Whether you consider websites with paywalls ethically wrong or just a result of bad business decisions, they are undeniably annoying devices. Now, though, there’s a way to clamber over the metaphorical razor wire, free of injury and free of charge, and browse financial analysis and witty columns to your heart’s content.
Paolo Cirio has created an online and print publication called the Daily Paywall, through which he is providing access to all articles hidden behind the paywalls of publications including the Wall Street Journal, Financial Times, and The Economist.
In order to access the articles in the first place, Cirio has had to sign up for paid accounts to the news services and then by executing a script he created, he can pull the whole lot. Around 200 articles a day are published across these sites, and altogether over 50,000 have been published in total this year.
Now if you head to the DailyPaywall.com, you will find these thousands of articles that are fully accessible and searchable through a functional — if not particularly attractive — user interface. Readers can participate in Cirio’s project by rating and sharing articles, as well as by creating questions for quizzes that other readers can participate in.
As part of the project, Cirio has tipped the crowdfunding concept on its head, offering prizes in the form of money collected from strangers to people that correctly answer quiz questions about the articles they have read on the Daily Paywall. He is not only playing with crowdfunding, but challenging the fundamental purpose of the “for-profit scheme of information selling”. Cirio basically wants to see what happens when “consumption is reversed for democratic and educational purposes, by paying readers to access and understand the news”.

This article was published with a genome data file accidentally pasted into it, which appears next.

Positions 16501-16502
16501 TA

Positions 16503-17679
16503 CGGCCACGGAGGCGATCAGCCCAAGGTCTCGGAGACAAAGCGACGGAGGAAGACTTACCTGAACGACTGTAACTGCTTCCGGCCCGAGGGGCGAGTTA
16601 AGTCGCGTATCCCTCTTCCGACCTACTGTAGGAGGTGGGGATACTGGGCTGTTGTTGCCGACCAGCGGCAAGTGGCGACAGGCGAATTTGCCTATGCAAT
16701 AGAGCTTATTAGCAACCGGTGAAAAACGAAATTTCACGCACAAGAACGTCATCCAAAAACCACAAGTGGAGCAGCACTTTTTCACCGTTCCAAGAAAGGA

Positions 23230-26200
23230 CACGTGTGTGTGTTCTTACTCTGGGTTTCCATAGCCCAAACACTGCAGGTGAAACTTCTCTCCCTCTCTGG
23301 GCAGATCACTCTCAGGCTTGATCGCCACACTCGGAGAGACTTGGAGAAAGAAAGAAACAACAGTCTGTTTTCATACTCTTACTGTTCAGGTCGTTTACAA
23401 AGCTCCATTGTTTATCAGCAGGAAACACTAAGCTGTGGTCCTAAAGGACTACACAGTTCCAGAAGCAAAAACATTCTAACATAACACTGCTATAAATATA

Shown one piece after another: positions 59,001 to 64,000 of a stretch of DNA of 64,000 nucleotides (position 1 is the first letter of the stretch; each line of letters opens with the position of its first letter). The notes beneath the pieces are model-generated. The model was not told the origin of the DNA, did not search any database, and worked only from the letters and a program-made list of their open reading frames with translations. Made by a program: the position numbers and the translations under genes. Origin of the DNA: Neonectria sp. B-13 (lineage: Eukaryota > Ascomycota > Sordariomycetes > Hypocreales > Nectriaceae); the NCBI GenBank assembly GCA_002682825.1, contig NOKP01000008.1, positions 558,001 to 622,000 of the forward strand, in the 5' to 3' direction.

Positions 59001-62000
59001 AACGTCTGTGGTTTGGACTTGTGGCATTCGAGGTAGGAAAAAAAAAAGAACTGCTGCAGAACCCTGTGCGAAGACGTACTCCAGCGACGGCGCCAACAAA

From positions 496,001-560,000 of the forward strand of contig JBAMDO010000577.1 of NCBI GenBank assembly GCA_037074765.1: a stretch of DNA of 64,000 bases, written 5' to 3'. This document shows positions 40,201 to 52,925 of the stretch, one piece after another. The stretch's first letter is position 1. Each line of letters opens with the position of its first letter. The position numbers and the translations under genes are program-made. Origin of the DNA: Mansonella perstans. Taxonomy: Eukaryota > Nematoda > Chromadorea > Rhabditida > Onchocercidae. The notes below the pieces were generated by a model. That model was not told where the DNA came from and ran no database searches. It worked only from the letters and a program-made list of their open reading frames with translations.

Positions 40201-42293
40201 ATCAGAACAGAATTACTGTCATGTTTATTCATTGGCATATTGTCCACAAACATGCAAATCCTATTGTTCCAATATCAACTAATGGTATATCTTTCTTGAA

He is also offering individual journalists fees for publishing their work. It is not the payment of journalists that Cirio has a problem with, after all. Rather it is the business model of elite publications putting prohibitively high price tags on subscriptions and access, meaning that swathes of society are priced out of reading them.
“A functional democracy needs an informed public. However, today access to knowledge is controlled by for-profit industry, while information is manipulated in its distribution and organisation to maintain undemocratic orders,” writes Cirio on the Daily Paywall site.
He adds that the project is not a seeking to redefine the media business model, but to present “a constructive, artistic model for an alternative approach to the distribution of information, education, income and labour” with a new purpose — one not relating to economics — at its core.
This post was originally published on this site